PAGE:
Subs vs. Dubs

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Stub: This is a total braindump! Feel free to rearrange and sort things out.


Synonyms:
See also: Subtitle, Dub
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Subs vs. Dubs is the perennial argument among anime fans over whether it's better to watch the show/movie in the original language with translated subtitles or with translations provided through voice actors dubbed in replacement of the original language.

Arguments for Subs

Since they are not constrained to matching the "lip-flapping" of the characters, subs have more freedom to accurately translate the original language.

Fans watching a show or movie with subs get to experience the original performances of the voice actors, which are presumably closer to the creators' intent than the localization which they may have no involvement with.

GoatJesus, an Anituber who makes video essays, has addressed his preference for basing analysis off of the sub instead of dub in a couple of his videos:

I’m going to be using the official subtitles for this video as reference, because the official dub was extremely liberal. I consider it to be one of the best dubs out there overall--um, minus a few cheesy lines--but, really only for casual viewing. It doesn’t do so well if you’re trying to decipher meaning or message from the show accurately. I can pick up on a few Japanese words without research and tell you that there’s a heavy difference between the official sub and the official dub. Give it a look-see:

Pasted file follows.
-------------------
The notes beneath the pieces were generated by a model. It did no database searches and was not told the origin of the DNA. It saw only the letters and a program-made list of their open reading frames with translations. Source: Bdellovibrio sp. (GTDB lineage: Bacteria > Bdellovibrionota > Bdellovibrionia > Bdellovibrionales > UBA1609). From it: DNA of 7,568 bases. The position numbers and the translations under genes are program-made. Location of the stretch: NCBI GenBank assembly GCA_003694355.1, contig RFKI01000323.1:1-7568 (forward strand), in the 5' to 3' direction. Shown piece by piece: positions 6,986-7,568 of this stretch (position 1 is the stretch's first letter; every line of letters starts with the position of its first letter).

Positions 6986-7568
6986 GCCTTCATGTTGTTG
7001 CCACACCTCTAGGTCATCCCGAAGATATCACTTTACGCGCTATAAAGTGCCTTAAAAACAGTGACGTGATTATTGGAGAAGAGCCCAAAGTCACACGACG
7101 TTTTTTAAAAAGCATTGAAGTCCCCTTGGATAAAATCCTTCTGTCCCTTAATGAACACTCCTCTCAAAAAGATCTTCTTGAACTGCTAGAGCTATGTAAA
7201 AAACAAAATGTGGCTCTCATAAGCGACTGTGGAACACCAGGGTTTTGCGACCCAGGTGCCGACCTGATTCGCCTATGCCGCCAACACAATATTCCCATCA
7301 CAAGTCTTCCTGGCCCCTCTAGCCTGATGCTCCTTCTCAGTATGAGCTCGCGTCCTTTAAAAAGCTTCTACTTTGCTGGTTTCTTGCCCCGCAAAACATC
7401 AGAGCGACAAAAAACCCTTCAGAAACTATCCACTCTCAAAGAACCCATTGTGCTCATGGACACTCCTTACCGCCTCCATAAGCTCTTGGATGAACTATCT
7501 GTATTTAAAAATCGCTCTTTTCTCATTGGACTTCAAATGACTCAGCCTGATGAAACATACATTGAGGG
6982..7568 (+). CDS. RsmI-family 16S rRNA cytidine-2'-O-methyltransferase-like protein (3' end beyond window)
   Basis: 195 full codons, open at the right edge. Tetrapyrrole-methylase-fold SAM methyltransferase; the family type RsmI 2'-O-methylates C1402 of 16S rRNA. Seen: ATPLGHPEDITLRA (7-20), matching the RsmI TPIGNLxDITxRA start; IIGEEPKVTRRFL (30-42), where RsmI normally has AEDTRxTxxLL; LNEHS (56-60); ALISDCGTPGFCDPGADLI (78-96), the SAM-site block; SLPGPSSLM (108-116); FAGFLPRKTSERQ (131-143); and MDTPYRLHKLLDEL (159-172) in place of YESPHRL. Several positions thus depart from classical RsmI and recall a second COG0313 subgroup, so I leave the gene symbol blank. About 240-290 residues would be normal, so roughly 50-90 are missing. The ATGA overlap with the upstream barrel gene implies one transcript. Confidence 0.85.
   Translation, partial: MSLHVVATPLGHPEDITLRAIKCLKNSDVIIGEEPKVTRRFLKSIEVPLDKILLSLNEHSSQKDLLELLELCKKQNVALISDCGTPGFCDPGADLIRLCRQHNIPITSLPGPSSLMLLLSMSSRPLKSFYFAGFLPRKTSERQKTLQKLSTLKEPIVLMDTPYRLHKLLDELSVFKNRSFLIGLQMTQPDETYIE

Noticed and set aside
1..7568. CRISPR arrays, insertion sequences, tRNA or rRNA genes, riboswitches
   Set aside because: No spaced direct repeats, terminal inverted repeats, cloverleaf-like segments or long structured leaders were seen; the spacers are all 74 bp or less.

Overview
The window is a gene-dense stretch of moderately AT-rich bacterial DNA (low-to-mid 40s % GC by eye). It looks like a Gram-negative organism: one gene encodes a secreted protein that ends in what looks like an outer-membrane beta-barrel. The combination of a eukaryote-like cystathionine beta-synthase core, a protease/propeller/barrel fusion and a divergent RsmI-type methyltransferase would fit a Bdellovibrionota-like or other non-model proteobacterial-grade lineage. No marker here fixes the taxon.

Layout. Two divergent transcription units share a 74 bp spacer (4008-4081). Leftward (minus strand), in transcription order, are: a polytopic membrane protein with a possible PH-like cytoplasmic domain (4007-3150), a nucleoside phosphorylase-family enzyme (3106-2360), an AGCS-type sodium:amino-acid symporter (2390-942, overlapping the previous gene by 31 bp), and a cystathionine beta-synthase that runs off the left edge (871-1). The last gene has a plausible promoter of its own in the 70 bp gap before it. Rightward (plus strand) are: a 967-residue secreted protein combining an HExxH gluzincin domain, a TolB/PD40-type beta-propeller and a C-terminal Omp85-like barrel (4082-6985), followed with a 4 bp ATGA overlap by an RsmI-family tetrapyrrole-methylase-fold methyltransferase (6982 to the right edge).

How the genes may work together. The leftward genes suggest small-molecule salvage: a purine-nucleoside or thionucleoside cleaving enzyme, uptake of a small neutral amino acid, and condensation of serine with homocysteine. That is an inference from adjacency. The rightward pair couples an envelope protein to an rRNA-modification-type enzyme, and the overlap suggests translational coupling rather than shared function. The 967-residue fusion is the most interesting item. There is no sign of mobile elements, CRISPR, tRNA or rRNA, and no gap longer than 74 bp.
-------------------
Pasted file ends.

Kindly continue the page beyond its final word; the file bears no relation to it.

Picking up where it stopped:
Sub

Rose: People aren’t things! Would you blaspheme God!?

Ed: Alchemists are scientists, so God is something ambiguous, that we don’t believe in. It’s ironic, since we’re the ones who are closest to being gods.

Dub

Rose: Well if there’s no magic, then you bring someone back to life!

Ed: Just a matter of time, Rose, science will find a way. Science is the answer to everything. If I were you, I’d drop the scriptures and pick up an alchemy book. We’re the closest things to gods there are.
I think it’s different enough to warrant the use of sub. It changes the context of what Ed’s saying entirely. Instead of Ed stating his own atheism, albeit obnoxiously, Ed’s just preaching the gospel of science… I think that a lot of antireligious themes were omitted in the dub because of Vic Mignogna [Ed’s voice actor for the dub who is very Christian].[1]
Alphonse is the consistent narrator in [the Fullmetal Alchemist 2003 anime], which is changed oddly in the dub at the end. (Which is another reason not to trust dubs for analysis since they vary consistency on a whim. I'm just saying, it's not the original director…Even though it is pretty good—)[2]

Arguments for Dubs

Subs stick closely to the source material in an effort to keep the translation accurate, but in comedy works because many jokes are untranslatable the essence of the scene/humor is lost. Dubs are more apt to localize the jokes, better preserving the scene's purpose and feel.

Because the viewer doesn't have to read text on screen in order to understand what's happening, their attention isn't split and they're better able to appreciate the animation and what is happening visually.

Dubs allow for relevant accents, such as in the Yuri!!! on Ice anime, which features a cast of professional figure skaters from countries around the globe. The dub has, in this fan's opinion, the very fun inclusion of Russian accents for the Russian main characters. However, some find the accents distracting.

Related Media

References

  1. ^ GoatJesus. Dante's Inferno in Fullmetal Alchemist 2003 (español SUBS) (at 2:13), a video essay posted to YouTube on 15 January 2015. (Accessed 10 November 2018.)
  2. ^ GoatJesus. Fullmetal Alchemist VS Brotherhood - Ultimate Comparison Part 1 (at 6:43), a video essay posted to YouTube on 20 June 2018. (Accessed 10 November 2018.)